The Coles Group Ltd (ASX:COL) share price has performed strongly in 2019 and is up more than 19% for the year. With bond yields and interest rates at record lows, companies like Coles that offer secure, fully franked dividends come into high demand among income investors.
Here’s why Coles has the potential to become the best dividend and yield stock on the ASX.
Why is Coles a yield favourite?
Following its demerger from Wesfarmers Ltd (ASX:WES) late last year, Coles is set to make its first dividend payment. Although there is no hard figure as yet, Coles has committed to an 80–90% dividend payout ratio. It is estimated that, with the current share price, investors could expect a 4% fully franked dividend yield.
This signals that the company will be focused on slower growth and should sustain the dividend target, as long as retail pricing remains stable. Analysts expect that free cashflow will cover the dividend and relevant capital expenditures, ensuring that there is no drag on the balance sheet.
What’s the outlook for Coles?
Earlier this year, Coles reported lukewarm half-year results, with the company highlighting a 45th consecutive quarter of same-store food sales growth. Following its demerger with Wesfarmers, Coles has established a five-year turnaround plan with the aim of not cutting dividends, restoring profit growth and maintaining market share.
Coles forecasts that the company will return to profit growth in 2021 by slashing $1 billion in costs over four years and slowing the opening of new stores to focus on online and convenience avenues. Some analysts believe that this strategy will help Coles boost same-store growth and improve margins and earnings.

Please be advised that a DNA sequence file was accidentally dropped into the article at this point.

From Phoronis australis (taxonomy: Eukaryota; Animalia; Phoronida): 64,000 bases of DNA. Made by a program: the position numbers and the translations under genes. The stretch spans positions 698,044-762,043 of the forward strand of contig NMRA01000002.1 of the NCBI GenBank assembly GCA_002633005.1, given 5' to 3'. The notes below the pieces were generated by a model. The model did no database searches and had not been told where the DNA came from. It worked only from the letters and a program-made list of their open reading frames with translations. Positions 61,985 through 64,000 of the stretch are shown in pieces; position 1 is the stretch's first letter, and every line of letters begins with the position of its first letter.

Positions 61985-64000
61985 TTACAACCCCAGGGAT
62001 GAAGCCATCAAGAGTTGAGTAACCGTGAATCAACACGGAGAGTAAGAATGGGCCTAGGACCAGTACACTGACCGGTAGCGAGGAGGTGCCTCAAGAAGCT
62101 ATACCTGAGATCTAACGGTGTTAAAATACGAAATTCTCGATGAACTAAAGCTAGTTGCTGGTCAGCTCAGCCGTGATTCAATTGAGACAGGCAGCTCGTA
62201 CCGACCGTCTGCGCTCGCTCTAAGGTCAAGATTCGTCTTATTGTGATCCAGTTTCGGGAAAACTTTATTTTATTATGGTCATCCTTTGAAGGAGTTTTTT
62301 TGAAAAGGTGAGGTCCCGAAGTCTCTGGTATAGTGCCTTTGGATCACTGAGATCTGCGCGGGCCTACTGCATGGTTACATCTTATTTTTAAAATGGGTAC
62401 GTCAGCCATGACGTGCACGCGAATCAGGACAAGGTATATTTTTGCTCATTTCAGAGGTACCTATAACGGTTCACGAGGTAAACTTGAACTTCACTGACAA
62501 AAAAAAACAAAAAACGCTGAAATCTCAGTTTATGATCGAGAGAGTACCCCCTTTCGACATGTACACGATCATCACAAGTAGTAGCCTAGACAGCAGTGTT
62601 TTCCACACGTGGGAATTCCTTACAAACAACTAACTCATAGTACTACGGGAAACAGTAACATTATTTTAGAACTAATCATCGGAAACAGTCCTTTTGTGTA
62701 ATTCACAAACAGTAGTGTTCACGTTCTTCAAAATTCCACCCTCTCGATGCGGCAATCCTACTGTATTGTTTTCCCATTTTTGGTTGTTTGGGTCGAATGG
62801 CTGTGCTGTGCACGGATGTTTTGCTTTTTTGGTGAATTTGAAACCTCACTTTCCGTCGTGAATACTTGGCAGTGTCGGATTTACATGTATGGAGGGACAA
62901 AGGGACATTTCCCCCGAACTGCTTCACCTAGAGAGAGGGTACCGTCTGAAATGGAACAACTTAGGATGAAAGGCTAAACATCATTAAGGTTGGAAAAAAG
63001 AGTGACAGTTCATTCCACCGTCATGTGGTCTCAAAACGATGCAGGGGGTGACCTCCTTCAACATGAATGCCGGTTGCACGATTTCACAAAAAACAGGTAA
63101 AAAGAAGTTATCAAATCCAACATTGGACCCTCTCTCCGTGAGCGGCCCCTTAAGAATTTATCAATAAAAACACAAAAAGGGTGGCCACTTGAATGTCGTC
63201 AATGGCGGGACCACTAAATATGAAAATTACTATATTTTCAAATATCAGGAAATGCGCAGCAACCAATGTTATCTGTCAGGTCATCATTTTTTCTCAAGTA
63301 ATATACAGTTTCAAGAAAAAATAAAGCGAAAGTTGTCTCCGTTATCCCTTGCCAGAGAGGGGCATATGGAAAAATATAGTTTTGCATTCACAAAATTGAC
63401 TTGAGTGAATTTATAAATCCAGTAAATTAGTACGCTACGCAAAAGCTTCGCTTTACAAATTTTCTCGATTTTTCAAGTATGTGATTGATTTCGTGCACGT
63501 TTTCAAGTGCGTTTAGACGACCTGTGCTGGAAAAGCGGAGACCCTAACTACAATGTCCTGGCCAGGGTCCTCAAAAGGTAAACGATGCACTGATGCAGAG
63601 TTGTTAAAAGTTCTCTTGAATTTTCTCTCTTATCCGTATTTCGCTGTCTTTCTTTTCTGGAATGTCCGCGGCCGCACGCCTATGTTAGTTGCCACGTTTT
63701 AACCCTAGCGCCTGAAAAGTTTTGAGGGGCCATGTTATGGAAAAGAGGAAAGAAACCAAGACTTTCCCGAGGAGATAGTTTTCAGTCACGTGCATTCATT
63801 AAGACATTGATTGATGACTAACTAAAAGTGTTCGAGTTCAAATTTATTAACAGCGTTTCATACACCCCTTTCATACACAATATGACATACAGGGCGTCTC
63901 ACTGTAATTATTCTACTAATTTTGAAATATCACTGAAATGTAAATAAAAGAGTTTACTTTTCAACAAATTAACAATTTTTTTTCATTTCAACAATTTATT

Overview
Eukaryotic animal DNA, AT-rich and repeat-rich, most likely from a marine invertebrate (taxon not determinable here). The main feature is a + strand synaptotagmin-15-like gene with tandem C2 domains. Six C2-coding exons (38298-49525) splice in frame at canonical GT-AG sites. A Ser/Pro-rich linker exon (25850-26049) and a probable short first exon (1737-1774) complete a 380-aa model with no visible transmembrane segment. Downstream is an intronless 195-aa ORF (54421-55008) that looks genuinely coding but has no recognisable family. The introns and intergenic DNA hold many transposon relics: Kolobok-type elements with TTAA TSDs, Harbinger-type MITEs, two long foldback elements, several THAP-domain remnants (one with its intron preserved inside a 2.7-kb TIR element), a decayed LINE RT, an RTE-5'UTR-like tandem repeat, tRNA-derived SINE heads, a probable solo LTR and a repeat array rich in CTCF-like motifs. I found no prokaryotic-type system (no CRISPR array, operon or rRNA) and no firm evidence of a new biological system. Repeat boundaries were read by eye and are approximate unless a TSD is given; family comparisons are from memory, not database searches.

Recently, Coles held its inaugural strategy day, where the company highlighted the changing landscape of the Australian retail sector. Coles addressed the growing competition and shift from online retailers, changing consumer behaviours and the impact of automation and data technologies. Coles recently announced that the company had signed a deal with technology business Accenture in order streamline supply-chain efficiency.
Recently, analysts at Credit Suisse downgraded the Coles share price to an ‘underperform’ rating, with a $12 price target. Analysts cited that the downgrade was based on current valuations, after the Coles share price’s solid rise over the last few months. Although a broker’s note is not indicative of the long-term valuation of a company, it does indicate where institutional sentiment lies in the short-term.
Given its favourable dividend payout ratio, defensive qualities and cost-cutting plans, Coles could be an excellent long-term investment, although given it is trading near highs, it does feel as though the upside has already been priced in for the short-term. I think a more prudent strategy would be to wait for the share price to pull back to a better entry point before buying into the company.
Coles is scheduled to announce full-year results for the 2019 financial year on Thursday 22 August.
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Motley Fool contributor Nikhil Gangaram has no position in any of the stocks mentioned. The Motley Fool Australia owns shares of and has recommended Wesfarmers Limited. We Fools may not all hold the same opinions, but we all believe that considering a diverse range of insights makes us better investors. The Motley Fool has a disclosure policy. This article contains general investment advice only (under AFSL 400691). Authorised by Scott Phillips.